6 December 2018 by Elizabeth Slow

Convenience ‘key’ to DRS success, Recoup suggests

A survey carried out by Recoup has found that 20% of participants would not be willing to travel to return their drinks containers as part of a deposit return scheme.

The result was part of consumer insight research by plastics recycling charity Recoup which involved 341 people.

Recoup has carried out a consumer insight research into how a DRS would be received in the UK

Respondents were interviewed in three main locations about how they would use a deposit return scheme for packaging.


Out of the remaining participants, 36% of consumers would only travel less than a mile to return drinks containers to get their deposit back, with only 14% being prepared to travel more than 3 miles.

According to Recoup, the result “provides a solid indication that kerbside schemes will continue to be used as the primary collection scheme for drinks containers by some consumers”.

Many connected getting their deposit back to where they did their normal main food shopping, Recoup notes.

However, these figures could be influenced by the deposit price point, for example, if it was set at 30p or more, the survey found.


When it comes to price, 60% of consumers believe a 10p deposit would be sufficient to incentivise them to return their packaging for recycling.

Of the remaining participants, 20% thought a deposit of 30p of more would be needed to encourage takeback of empty drinks containers, and 21% thought a deposit of 20p or more.


In terms of on-pack labelling, 65% of those surveyed said they did look for recycling instructions of the pack, although not always sure what they were looking for.

“Generally, they were looking for some kind of ‘swish with an arrow’ which they connect to mean the material is recyclable,” Recoup said. “However, this can be confused with the Green Dot symbol.”

Meanwhile, 35% of consumers said they did not look on the pack for recycling instructions either felt they already knew if the pack was recyclable or there was apathy as to whether it was recyclable or not.

Of the 65% of consumers who did look for recycling instructions on the pack 78% look for the On-Pack Recycling Label when making recycling decisions. And, 22% of consumers said they would recycle the packaging if they saw the Green Dot symbol on the package – a financing symbol to prove a company has complied with packaging waste legislation.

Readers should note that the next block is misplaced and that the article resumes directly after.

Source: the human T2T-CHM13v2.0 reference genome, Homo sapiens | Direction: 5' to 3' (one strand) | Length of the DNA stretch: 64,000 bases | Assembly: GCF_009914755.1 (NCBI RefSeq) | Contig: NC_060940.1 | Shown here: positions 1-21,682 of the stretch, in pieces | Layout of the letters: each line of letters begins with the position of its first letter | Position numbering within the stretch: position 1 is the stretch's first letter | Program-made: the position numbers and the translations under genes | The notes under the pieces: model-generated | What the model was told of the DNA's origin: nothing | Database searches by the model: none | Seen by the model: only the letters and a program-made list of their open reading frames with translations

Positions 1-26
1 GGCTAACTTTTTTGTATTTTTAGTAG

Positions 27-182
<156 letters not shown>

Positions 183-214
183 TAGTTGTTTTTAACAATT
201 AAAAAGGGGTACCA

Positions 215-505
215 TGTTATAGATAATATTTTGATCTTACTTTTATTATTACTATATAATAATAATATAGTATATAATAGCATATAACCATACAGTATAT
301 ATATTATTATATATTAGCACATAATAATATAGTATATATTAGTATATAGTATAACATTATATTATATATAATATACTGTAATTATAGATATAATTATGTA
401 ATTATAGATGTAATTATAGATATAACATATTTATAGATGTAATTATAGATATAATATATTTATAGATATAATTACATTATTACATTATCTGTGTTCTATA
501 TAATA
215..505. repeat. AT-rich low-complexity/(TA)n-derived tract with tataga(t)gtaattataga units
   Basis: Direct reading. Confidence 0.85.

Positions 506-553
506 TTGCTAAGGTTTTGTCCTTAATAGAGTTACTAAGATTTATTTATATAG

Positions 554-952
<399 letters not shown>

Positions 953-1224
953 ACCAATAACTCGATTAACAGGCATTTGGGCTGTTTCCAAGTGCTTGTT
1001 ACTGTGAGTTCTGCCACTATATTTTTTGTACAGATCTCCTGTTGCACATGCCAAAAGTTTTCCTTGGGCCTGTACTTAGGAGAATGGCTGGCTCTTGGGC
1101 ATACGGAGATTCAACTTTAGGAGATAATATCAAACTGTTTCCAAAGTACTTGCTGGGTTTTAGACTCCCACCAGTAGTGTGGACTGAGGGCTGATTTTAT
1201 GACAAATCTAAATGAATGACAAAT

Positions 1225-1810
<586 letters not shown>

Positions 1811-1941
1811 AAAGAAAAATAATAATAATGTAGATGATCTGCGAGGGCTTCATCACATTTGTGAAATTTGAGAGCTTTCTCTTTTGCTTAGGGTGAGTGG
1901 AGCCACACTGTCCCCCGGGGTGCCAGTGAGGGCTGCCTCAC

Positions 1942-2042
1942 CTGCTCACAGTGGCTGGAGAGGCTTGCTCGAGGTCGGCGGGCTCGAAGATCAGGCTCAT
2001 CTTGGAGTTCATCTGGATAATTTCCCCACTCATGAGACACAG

“This could result in the consumer placing the item in the wrong bin,” Recoup explained.


“This research points to convenience being a common and important theme for consumers.”

Steve Morgan
Recoup DRS Development Working Group

The survey also found that 84% of consumers state they are trying to do the right thing and place containers where they can be recycled. Although current collection rates indicate some consumers are “exaggerating” their positive disposal habits, Recoup said. And, 16% of consumers admit to disposing of drinks containers in general waste bins.

Commenting on the findings, Steve Morgan, who co-ordinates the Recoup DRS Development Working Group, said: “This research points to convenience being a common and important theme for consumers. Deposit Return Schemes will have a major role to play to enable consumers to understand the value of their used drinks containers, but a well-designed scheme can only be an effective mechanism to transform collections if it is part of a wider recycling collection infrastructure, including kerbside, bring, HWRC and ‘Away from Home’ collection points.”


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